A closer look at the form-follows-function aesthetic of Scott Mitchell’s SoCal houses
Words by PAUL GOLDBERGER
It would be futile to ask whether Scott Mitchell is a modernist or a traditionalist; indeed, you could say that one of the essential points of his work is to blur that distinction, which is generally beloved by critics and theorists and matters little to anyone else. Mitchell brings elements of traditional architecture into modernism, and he brings elements of modernism into traditional architecture. He knows that space and light and proportion and texture mean much more than style, and he knows that architecture is an art of composition in three dimensions, and that the aesthetics of composition are only a part of what makes a work of architecture succeed. There is always texture in a Mitchell house. Nothing is flat, and nothing feels too sleek or shiny.
Mitchell, it is clear, is no theorist. He is not interested in designing buildings that exist first to promote an intellectual position, and second to respond to a functional need. He is more inclined to start with the functional need and then see how broad and rich an experience he can manage to create in the course of fulfilling it. You see that, surely, in the Holmby Hills house in Los Angeles, one of the grandest villas that Mitchell has yet produced, where he gracefully melds together elements of sources as diverse as the beaux-arts, Frank Lloyd Wright and 20th-century industrial modernism, and makes of it all something whole, elegant and comfortable.
No one could call any of these projects modest, and none of them is small. But the more you look at them, the more you realize how well they have been edited, so to speak, how little excess there is in them, despite how large and ambitious they are. Mitchell’s two houses in Malibu make the point well: one is a long structure of concrete and glass, low slung before the sea, a pavilion expanded to monumental scale. The other, Paradise Cove, is higher and more varied in its form, with some peaked-roof interiors, a slightly more domestic air, and a more oblique relationship to the ocean. They are different in multiple ways, and neither, of course, is a simple house, or a plain one by any measure. But they share the quality of having nothing unnecessary about them, no useless lines, no extra spaces, no materials or colors that have been put there just for their own sake. Everything is part of the whole, and the whole design is an object of richness and restraint, in equal measure.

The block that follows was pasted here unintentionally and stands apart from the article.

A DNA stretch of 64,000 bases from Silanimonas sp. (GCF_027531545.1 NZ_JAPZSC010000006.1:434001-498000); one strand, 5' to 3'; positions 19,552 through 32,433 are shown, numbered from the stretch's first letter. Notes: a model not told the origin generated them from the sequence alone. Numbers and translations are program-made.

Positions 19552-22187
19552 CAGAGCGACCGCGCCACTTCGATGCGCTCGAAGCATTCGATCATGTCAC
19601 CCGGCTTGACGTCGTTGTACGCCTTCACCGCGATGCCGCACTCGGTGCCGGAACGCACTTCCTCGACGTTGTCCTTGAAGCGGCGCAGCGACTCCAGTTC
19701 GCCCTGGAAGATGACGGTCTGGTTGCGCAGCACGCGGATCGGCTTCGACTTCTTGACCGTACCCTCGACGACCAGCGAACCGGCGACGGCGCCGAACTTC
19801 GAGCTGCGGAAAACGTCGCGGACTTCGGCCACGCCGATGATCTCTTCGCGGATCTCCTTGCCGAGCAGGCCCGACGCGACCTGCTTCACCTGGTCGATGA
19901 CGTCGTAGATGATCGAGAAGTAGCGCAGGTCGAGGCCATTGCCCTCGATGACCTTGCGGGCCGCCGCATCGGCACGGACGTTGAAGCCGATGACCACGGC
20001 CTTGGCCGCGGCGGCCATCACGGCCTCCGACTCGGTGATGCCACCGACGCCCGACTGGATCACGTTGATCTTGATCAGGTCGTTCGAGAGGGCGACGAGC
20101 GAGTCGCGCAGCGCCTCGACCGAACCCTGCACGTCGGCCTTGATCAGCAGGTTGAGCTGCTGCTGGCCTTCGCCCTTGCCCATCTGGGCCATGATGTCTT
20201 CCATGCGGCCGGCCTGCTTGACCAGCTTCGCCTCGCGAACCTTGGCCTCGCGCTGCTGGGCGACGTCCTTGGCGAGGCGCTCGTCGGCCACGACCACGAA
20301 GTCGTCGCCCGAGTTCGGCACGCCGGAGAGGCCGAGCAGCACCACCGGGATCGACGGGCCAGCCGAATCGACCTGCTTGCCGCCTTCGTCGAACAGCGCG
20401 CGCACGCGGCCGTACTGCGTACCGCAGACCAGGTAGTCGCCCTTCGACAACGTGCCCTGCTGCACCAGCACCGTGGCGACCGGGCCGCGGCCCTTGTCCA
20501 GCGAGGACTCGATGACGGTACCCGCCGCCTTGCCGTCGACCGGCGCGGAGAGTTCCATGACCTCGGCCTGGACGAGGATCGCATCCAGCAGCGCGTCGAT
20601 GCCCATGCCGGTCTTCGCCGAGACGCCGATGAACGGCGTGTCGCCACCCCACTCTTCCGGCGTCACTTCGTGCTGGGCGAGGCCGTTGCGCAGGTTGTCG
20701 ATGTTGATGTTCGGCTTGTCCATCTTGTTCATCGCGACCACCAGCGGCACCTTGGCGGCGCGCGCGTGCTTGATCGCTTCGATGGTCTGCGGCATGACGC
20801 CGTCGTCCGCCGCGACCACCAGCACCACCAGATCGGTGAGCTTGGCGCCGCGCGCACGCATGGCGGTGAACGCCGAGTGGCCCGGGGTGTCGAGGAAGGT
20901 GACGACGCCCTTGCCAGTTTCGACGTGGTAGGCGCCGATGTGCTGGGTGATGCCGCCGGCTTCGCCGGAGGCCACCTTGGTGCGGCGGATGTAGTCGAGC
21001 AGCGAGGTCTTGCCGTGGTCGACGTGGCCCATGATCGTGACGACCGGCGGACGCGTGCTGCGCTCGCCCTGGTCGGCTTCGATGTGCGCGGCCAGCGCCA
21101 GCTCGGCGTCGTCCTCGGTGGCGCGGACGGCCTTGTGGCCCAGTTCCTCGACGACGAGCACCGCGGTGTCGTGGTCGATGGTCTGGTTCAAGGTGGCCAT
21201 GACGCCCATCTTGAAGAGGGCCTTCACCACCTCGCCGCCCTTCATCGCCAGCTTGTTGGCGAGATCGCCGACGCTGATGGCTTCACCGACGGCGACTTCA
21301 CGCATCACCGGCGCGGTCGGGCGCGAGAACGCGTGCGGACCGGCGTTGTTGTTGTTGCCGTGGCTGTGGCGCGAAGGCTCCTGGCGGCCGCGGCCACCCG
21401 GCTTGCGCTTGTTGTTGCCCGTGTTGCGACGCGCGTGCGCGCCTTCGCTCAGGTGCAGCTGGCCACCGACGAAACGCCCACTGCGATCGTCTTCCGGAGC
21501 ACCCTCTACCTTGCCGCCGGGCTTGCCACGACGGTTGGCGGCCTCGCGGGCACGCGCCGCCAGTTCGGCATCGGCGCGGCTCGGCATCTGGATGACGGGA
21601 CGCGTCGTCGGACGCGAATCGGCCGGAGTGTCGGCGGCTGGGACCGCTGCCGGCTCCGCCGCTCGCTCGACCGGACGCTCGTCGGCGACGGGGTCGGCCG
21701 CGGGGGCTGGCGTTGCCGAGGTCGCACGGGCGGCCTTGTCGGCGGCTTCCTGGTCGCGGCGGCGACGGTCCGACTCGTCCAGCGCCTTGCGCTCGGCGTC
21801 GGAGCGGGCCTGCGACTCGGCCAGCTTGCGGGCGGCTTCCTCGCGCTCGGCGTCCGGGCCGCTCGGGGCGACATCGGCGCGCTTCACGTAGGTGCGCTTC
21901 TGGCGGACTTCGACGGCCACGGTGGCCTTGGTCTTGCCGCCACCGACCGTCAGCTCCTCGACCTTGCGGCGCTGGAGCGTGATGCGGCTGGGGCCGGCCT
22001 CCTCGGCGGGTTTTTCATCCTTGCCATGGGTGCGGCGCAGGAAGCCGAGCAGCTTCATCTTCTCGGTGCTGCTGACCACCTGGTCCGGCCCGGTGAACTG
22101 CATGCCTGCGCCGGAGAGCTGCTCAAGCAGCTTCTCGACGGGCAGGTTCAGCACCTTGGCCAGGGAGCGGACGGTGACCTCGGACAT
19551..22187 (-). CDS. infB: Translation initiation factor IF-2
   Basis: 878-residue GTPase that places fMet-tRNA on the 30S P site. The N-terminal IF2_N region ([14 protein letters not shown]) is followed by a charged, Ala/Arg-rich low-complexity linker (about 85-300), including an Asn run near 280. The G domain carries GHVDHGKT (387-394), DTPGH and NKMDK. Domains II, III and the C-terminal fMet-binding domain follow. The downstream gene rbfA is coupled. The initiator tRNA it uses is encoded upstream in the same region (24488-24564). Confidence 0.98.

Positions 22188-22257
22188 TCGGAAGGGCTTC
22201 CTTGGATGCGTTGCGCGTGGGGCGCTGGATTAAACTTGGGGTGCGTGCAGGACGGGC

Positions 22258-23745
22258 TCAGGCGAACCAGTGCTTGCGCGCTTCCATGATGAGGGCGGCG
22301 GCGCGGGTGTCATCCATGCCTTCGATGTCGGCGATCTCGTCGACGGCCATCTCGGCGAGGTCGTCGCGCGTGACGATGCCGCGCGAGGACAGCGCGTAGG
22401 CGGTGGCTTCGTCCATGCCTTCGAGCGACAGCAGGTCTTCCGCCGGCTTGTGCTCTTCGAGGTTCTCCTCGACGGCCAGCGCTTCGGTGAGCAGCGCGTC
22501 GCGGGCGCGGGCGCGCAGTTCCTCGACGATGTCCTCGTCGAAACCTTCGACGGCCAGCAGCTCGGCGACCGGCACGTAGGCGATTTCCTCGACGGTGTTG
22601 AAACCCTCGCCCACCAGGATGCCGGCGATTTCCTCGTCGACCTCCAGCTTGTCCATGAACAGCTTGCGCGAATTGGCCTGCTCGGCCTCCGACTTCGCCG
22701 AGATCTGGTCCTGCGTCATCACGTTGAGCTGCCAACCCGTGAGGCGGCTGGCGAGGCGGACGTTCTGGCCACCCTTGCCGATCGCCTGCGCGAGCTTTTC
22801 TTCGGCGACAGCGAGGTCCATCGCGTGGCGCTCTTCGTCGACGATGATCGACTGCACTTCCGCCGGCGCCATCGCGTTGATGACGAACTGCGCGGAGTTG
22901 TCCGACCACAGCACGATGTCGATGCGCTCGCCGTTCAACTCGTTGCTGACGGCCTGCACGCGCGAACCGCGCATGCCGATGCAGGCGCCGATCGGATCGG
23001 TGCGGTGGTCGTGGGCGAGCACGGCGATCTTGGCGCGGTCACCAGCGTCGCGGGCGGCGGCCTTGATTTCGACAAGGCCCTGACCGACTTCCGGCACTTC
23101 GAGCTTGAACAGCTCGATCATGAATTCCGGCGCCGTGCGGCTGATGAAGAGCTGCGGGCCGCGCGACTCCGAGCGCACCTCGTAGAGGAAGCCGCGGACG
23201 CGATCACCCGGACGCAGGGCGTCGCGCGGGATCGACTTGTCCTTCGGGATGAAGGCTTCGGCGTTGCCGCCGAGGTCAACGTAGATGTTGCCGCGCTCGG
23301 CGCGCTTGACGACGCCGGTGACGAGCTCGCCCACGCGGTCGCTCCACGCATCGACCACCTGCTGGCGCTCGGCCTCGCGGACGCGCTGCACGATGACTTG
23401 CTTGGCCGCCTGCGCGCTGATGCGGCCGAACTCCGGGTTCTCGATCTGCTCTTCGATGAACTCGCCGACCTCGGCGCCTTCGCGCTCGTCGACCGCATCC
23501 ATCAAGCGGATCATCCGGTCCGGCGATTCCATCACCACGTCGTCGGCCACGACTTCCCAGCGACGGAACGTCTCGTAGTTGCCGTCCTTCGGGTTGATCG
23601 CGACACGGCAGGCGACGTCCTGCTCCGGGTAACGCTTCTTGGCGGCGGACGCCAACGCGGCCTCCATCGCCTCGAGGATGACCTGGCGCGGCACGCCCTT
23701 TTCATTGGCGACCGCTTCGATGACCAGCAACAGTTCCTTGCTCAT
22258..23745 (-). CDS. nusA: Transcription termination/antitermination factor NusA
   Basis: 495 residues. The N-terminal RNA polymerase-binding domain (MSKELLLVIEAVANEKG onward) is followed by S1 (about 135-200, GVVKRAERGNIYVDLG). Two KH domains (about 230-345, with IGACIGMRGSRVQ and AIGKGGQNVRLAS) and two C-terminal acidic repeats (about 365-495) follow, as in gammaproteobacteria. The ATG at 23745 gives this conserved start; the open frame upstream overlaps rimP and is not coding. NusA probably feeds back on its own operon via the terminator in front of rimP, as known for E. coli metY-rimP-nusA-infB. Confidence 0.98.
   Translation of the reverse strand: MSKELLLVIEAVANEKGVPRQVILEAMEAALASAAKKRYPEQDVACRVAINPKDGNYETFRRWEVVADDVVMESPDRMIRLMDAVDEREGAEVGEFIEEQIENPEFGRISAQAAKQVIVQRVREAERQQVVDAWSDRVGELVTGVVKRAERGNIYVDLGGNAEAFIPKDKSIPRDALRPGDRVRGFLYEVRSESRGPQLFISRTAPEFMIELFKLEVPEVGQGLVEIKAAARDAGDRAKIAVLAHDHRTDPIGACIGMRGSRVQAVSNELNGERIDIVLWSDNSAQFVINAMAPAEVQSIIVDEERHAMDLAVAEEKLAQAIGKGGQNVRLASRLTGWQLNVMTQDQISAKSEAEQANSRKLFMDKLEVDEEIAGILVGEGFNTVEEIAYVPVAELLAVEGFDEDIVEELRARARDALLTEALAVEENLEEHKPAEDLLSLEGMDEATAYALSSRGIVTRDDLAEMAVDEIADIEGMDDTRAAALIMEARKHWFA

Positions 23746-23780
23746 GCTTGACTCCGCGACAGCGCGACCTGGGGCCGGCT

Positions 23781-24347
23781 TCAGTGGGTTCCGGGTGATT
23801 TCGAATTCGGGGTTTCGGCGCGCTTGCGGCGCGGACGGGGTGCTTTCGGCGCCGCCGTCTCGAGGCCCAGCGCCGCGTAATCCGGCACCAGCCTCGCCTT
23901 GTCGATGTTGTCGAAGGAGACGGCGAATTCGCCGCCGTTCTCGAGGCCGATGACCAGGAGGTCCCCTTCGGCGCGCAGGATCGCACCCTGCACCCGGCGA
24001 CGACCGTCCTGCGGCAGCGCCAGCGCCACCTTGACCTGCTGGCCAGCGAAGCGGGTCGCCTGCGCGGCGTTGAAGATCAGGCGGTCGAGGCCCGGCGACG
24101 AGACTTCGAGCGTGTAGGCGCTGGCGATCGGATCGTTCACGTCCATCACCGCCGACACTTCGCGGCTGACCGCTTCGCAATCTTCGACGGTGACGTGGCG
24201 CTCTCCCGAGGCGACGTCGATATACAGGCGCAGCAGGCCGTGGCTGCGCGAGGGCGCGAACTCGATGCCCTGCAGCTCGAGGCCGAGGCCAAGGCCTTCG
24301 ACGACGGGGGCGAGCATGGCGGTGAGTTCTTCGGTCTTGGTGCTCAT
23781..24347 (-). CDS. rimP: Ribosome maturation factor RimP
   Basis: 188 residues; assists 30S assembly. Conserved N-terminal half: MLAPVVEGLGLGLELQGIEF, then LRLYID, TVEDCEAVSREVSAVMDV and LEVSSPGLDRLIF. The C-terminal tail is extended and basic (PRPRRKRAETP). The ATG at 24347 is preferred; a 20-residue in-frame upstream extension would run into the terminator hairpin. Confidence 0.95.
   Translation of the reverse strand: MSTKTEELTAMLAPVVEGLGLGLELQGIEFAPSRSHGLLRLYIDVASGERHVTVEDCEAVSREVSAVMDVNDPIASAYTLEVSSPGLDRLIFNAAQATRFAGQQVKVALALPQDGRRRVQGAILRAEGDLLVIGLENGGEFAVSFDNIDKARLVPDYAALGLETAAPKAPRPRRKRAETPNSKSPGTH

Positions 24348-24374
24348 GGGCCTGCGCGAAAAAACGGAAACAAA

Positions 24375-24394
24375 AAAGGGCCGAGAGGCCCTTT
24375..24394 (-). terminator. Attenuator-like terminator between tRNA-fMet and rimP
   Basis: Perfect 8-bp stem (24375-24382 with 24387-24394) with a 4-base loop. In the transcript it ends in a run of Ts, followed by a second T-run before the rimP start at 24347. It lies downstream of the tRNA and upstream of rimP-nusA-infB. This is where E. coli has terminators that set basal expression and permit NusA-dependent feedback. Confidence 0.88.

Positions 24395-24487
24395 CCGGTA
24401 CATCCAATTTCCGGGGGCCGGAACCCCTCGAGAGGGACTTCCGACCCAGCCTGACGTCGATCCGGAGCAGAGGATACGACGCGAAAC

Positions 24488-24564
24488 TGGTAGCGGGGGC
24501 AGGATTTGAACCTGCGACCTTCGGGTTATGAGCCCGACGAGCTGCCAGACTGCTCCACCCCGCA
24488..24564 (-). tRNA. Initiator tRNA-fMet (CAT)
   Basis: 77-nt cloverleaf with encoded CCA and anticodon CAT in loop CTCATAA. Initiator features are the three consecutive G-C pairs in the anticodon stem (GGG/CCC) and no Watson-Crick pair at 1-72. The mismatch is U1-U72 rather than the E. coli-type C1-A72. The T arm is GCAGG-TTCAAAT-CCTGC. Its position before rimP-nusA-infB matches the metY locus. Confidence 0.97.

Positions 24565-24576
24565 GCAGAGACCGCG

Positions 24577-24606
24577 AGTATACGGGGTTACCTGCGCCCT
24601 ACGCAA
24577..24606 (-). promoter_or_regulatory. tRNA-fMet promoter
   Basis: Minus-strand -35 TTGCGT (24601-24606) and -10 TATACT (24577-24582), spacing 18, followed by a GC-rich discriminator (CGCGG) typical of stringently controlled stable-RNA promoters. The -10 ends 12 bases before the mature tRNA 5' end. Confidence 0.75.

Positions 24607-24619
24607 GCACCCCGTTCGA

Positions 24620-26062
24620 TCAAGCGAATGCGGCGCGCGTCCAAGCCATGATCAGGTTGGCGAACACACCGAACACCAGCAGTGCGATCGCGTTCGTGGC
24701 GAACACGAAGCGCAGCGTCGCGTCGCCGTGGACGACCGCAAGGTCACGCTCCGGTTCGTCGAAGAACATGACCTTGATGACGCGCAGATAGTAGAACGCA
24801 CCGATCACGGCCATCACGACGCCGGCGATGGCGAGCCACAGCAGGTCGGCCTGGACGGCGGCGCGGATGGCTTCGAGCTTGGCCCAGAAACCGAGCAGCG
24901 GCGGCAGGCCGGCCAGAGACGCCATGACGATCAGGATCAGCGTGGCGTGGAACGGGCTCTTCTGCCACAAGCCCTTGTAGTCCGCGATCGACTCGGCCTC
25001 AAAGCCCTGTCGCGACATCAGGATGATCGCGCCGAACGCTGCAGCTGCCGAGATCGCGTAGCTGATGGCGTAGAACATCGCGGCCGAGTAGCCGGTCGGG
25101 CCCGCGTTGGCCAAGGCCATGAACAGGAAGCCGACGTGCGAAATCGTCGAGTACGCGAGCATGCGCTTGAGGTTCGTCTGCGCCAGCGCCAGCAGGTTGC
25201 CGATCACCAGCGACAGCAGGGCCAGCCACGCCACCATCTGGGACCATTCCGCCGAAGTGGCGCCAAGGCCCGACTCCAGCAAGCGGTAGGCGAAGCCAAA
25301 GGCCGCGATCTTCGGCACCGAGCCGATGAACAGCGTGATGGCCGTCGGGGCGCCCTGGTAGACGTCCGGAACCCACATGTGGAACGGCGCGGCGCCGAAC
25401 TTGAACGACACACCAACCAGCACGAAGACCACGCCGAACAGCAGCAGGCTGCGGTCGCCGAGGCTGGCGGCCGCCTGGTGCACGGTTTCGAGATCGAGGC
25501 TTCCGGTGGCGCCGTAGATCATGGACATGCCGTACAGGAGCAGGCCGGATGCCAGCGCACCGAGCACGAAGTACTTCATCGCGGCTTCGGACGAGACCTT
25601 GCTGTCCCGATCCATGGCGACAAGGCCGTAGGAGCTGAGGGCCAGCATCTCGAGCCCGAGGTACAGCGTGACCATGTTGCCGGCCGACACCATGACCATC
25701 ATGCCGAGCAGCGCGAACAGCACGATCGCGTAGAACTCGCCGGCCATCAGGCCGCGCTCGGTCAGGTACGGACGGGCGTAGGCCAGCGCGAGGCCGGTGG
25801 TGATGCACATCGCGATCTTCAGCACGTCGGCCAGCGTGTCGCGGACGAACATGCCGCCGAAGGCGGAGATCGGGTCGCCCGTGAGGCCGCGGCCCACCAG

In the affluent Holmby Hills district of Los Angeles, a newly commissioned house feels like a modernist reinterpretation of a Palladian villa in the articulation of its facades and hierarchy of interior spaces. A great room 31 feet high has pivoting glass doors and a bridge that separates the master suite from the guest bedrooms. Six panels of dark oak were hand-adzed by esteemed furniture maker and friend Joel Brown to form the balustrade. Wide floorboards are center-cut old-growth oak from southern Germany, with matched grains. Bronze door handles and faucet levers were inspired by a golf putter that Mitchell found at a flea market and are now produced by Sun Valley Bronze. Mitchell also designed the drought-resistant landscaping and an infinity pool lined in dark granite that mirrors the trees.
An ambitious remodel of a former horse farm is located near Paradise Cove, a few miles up the coast from the Malibu House. Here, Mitchell returns to his first love of country barns, but the reconstruction of the old buildings has a new rigor. The main house sits on a bluff and is hinged in plan to offer two perspectives of ocean and shoreline. The great room projects out at one end and pocketing glass sliders on three sides transform it into an airy portico. The interior of the house has white oak tongue-and-groove paneling and a layered ceiling of joists and purlins. Mitchell master-planned the estate, creating outdoor rooms to complement the two guest houses, screening room and nine other subsidiary structures.
Excerpted from Paul Goldberger’s foreword from Scott Mitchell Houses (Rizzoli New York, $65) by Scott Mitchell.
Feature image: Architectural designer SCOTT MITCHELL. Photo by Steve Shaw.
May 14, 2020
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